Cows are back at Peggy Rockefeller Farms!

For College of the Atlantic, four new Belted Galloways at Peggy Rockefeller Farms will improve pasture land, enhance the college’s “foodprint” and provide educational opportunities in sustainable agriculture for COA students and the Mount Desert Island community.

 

 

Purchased from a local farm world-renowned for its breeding, the arrival of the cows on Nov. 20 capped an intensive effort to return cattle to a pasture where dairy operations were active from the late 1800s until about World War I.

“They’re very aesthetically pleasing,” Peggy Rockefeller Farms Manager C.J. Walke said. “People call them the Oreo Cow. We expect people will want to come by and see them.”

In addition to being pretty, “Belties” are also extremely hardy, Walke said. “They can survive the winters here with just trees for cover. They don’t need to be in a barn. But they’re also very docile and calm.”

The Belted Galloway Society said the breed was developed during the 16th century in the former Galloway district of Scotland — a rugged and hilly seacoast region where hardiness was necessary for survival.

“The Beltie as a beef animal produces exceptionally lean and flavorful meat, with carcass dressed weights well in excess of 60 percent of live weight,” according to the Society. “Winter warmth is provided by the double coat of hair, rather than the layer of backfat most breeds require. The Belted Galloways’ heritage has conditioned them to survive in very harsh climates, and U.S. breeders have discovered that the thrifty, medium-sized animals more than earn their way in any beef herd.”

“They produce really high-quality beef,” Walke said, “and they’re very efficient at turning low-quality feeds and forage into meat. So they can survive and do really well on even marginal pasture land.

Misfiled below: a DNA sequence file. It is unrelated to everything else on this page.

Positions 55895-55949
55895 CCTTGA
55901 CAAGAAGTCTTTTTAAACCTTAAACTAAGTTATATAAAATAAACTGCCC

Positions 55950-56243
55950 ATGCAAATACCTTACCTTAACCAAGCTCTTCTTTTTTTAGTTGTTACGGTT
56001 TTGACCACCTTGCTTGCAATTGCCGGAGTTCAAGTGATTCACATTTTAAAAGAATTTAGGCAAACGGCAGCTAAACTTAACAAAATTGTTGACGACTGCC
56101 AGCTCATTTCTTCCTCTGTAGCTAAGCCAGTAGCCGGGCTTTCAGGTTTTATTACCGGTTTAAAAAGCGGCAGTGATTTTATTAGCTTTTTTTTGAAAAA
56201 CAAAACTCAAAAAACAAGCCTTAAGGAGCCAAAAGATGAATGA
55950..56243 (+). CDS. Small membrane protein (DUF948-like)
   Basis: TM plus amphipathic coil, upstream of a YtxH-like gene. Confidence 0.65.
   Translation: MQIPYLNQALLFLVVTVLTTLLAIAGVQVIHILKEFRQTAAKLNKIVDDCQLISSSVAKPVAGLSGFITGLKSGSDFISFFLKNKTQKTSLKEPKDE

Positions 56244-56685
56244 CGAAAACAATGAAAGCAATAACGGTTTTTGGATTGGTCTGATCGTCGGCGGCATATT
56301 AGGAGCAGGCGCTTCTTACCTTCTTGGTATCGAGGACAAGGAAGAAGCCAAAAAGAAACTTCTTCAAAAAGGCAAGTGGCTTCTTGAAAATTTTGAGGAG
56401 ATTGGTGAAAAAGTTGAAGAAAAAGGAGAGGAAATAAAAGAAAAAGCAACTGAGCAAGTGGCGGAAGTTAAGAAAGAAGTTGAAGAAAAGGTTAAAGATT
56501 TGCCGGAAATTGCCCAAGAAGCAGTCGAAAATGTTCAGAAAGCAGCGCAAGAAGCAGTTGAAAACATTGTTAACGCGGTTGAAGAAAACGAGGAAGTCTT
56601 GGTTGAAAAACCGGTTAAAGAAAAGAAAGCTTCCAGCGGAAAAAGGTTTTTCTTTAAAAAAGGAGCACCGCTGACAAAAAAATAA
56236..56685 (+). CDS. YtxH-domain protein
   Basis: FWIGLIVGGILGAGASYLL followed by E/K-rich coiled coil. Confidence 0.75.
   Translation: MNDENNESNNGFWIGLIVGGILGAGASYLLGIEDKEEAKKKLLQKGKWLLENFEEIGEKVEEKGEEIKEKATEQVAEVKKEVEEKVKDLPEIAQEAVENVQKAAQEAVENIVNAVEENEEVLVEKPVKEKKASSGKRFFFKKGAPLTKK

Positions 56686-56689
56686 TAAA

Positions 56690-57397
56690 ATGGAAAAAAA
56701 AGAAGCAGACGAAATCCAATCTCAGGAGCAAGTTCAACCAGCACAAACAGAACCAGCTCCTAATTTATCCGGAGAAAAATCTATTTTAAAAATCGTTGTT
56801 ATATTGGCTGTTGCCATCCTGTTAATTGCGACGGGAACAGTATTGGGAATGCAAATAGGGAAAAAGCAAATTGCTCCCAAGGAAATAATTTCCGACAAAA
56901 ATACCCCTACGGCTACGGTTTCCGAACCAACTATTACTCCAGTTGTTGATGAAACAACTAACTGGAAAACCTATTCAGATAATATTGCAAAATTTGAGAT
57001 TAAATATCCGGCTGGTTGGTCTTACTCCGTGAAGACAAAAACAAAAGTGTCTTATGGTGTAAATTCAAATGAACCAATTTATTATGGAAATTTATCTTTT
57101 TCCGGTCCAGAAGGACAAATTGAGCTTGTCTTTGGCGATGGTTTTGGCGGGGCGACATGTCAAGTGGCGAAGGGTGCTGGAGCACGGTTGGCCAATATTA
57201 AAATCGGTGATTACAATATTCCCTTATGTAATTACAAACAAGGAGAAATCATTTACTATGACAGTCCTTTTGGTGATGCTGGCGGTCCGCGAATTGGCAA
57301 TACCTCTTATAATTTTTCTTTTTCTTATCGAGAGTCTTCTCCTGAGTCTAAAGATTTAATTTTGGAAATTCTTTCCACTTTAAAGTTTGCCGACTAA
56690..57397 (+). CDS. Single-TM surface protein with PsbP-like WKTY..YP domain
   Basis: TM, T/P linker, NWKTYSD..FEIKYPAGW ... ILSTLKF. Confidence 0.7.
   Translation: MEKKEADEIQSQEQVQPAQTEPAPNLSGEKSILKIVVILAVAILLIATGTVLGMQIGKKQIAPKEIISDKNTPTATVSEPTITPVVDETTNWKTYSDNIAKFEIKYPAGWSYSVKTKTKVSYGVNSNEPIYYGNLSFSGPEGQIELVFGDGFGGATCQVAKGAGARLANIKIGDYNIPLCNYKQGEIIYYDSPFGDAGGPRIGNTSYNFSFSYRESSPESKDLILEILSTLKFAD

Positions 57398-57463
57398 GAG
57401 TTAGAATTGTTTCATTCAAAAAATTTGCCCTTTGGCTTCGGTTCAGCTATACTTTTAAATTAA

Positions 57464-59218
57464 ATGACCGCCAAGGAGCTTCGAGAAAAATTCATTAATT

“As we’re trying to bring this farm back to life and reclaim the pastures that have been overgrown and overrun by weed species of plants, (the Belted Galloways are) able to graze all of that and thrive,” Walke said. “So they fit really well for the land.”

Peggy Rockefeller Farms consist of 125 acres at Crooked Road and Norway Drive in Bar Harbor. David Rockefeller Sr., made a generous gift of the farms to COA in January 2010, to reinvigorate the land for agriculture and conservation in perpetuity. The gift was accompanied by an endowment to help cover management, maintenance and repairs — and a desire to see the farms renovated and used productively.

“On a summer day about half a year ago, a man in his late 90s, five of his kids and a range of COA faculty and staff sat in a circle in a barn at the farms,” college President Dr. Darron Collins ’92 recalled.

That man, David Rockefeller, had come to visit the place that was once his wife’s love.  Rockefeller “was so excited and proud” to be sitting on land that was clearly “very important to his family,” Collins said, and “it was really rewarding to see him there, knowing that he was trusting COA to do something exceptional.”

Cows are just one part of the vision to return the acreage to productive farmland.

At Peggy Rockefeller Farms, Beech Hill Farm, COA’s community gardens and the campus dining hall, there are four focuses in sustainable agriculture. First and foremost, is research and  education, “to give students an extraordinary opportunity for learning on many levels,” Collins said.

Students interning or volunteering at Peggy Rockefeller Farms can help with feeding regimens, breeding, gestation care, and calving care, for example.

Another goal for the farms is to “produce more of the food we consume, closing the loop between production and consumption,” Collins said.

The cows thus will help improve the “foodprint” of the college, as students dine on more meals locally and sustainably produced at its own farms. While COA farms can’t provide all of the food consumed on campus, “everyone is interested in providing a lot more of it,” Collins said, including beef.